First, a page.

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The longitudinal effects of maternal parenting practices on children's body mass index z-scores are lagged and differential.

BMC Pediatrics 2023 May 30
BACKGROUND: The longitudinal relation between parenting practices and styles with children's body mass index z-scores (zBMI) is poorly understood. Previous studies suggest the relationship may be complex, but small samples and short follow-ups diminish the strength of the evidence. The objectives of this study were to investigate whether the relationship is bidirectional, time-varying, and lagged using data from a large, representative birth cohort of Quebec children.

METHODS: Data were from the Québec Longitudinal Study of Child Development (QLSCD), a prospective birth cohort (n = 1,602). The mothers' interactions with their children (at ages 6, 8, 10, and 12 years) were utilized in factor analysis to identify three latent parenting practices (disciplinarian, lenient, and responsive). The parenting practices were analyzed with K-means clustering to identify the parenting styles. The temporal and bidirectional relationships were assessed in a cross-lagged path analysis using a structural equation modelling framework. Mixed models controlling for age, sex, income, mother's education, and whether the participant was first-born were estimated. Missing data were handled with full information maximum likelihood.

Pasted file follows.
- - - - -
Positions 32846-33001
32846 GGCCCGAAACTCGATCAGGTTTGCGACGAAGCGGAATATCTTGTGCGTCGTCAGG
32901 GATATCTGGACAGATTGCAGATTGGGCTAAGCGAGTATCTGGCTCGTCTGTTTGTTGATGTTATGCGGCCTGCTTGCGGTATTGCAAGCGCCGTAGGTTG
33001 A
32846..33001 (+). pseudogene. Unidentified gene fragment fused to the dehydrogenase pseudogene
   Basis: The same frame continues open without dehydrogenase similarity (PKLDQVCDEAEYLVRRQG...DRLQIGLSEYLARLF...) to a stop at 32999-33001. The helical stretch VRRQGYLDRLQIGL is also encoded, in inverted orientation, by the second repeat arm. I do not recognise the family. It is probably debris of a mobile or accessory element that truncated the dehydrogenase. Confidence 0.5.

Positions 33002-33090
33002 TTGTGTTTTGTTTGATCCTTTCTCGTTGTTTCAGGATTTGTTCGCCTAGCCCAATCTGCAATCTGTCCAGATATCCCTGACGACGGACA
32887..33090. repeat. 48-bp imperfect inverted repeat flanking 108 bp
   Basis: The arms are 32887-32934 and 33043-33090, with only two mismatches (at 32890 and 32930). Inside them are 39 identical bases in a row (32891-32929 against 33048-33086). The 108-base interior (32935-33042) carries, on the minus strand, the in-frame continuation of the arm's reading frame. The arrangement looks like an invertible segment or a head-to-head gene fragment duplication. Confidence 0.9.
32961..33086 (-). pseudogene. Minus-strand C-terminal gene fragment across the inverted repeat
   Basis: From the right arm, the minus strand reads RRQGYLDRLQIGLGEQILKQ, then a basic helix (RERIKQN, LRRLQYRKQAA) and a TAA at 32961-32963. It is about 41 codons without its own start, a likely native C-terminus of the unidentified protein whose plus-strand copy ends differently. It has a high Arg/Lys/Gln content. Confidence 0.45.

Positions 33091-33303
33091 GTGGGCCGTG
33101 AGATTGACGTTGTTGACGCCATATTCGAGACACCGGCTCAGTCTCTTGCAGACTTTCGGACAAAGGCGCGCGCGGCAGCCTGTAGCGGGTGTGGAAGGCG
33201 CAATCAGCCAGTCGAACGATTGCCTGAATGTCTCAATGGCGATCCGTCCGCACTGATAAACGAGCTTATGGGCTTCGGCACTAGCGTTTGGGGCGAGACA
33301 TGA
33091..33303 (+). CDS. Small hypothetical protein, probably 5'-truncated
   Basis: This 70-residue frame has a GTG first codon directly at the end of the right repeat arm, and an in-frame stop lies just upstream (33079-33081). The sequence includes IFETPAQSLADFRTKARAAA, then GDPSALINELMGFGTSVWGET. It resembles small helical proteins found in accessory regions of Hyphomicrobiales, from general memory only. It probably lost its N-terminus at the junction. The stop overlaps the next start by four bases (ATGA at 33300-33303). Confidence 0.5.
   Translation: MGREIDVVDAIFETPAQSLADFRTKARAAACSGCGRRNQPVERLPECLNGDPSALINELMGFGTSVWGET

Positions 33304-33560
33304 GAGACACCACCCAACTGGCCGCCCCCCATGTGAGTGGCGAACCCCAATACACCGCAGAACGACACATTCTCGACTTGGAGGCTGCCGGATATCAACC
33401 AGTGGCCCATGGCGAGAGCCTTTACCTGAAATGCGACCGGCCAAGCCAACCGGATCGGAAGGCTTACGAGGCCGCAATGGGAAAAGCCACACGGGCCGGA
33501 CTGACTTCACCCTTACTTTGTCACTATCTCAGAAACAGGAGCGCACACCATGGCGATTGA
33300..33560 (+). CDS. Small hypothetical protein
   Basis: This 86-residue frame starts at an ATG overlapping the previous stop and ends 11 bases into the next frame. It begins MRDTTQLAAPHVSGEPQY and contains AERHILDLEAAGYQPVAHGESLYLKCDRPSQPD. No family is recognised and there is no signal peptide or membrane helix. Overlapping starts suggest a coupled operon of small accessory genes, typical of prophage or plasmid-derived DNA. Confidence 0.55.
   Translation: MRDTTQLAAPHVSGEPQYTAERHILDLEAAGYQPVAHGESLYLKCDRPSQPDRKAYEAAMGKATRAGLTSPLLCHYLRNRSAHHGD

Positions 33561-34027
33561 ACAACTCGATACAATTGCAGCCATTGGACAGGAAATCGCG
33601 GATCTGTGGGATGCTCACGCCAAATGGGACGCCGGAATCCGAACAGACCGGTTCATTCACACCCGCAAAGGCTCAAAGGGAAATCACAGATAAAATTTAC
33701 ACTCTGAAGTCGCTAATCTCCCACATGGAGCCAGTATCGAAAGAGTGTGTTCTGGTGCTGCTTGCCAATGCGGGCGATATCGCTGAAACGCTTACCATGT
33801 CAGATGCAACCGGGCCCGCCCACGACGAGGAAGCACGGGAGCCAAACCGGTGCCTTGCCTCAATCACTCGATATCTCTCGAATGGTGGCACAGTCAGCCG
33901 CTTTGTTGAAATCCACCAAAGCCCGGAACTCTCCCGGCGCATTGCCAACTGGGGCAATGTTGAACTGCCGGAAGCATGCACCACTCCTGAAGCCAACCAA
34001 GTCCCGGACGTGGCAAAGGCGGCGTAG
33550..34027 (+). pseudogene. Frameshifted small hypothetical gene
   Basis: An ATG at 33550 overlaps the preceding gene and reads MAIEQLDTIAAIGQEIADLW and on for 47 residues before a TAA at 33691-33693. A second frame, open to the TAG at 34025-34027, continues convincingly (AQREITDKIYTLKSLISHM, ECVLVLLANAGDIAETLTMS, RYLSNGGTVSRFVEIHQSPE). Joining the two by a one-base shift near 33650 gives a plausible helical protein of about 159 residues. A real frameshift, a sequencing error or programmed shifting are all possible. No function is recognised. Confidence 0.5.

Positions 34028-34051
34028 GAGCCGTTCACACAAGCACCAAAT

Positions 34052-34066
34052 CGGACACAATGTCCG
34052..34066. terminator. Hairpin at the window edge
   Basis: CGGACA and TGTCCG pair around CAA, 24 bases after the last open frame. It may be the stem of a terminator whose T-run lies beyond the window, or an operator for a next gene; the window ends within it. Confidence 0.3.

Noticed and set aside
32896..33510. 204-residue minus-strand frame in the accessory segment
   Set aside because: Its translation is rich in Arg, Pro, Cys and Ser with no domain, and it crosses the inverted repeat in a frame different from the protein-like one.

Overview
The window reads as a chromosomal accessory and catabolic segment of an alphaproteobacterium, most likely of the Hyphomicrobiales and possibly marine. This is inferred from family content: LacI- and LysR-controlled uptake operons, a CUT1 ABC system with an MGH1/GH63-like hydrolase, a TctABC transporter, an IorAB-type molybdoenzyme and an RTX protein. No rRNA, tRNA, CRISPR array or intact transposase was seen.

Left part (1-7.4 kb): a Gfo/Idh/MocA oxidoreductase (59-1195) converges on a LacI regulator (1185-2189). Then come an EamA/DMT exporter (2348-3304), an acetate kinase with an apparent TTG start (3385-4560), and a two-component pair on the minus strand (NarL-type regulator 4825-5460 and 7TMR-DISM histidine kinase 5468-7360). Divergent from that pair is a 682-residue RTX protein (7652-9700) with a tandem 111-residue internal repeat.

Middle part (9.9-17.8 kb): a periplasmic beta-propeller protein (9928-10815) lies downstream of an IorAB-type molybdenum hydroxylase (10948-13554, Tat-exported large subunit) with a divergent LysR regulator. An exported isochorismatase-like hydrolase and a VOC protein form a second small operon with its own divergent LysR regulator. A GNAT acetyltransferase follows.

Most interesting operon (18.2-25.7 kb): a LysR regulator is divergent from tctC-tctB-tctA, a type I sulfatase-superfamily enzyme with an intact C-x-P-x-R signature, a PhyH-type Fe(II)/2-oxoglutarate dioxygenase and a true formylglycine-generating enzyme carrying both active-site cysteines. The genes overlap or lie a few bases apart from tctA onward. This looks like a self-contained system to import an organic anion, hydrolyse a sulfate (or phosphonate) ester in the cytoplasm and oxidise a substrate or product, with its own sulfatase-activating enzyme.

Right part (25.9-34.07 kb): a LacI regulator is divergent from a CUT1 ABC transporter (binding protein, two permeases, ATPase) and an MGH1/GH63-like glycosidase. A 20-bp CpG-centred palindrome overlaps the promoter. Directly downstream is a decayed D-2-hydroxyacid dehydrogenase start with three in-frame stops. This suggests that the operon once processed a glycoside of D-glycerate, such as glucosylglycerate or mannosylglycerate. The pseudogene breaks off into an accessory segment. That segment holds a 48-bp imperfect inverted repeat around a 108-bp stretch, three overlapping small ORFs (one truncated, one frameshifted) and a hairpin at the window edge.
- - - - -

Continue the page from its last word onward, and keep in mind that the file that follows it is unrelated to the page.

RESULTS: From the linear mixed models, greater lenient and responsive parenting practices were associated with higher zBMI (B = 0.03, p < 0.05) two years later. However, there was no evidence that the relationship was bidirectional nor that parenting style was predictive of children's zBMI.

CONCLUSION: While mothers' parenting practices were unaffected by their children's zBMI, parental practices were predictive of future zBMI among their prepubertal children. More in-depth exploration of parenting practices and their potential impact on pediatric weight is needed.

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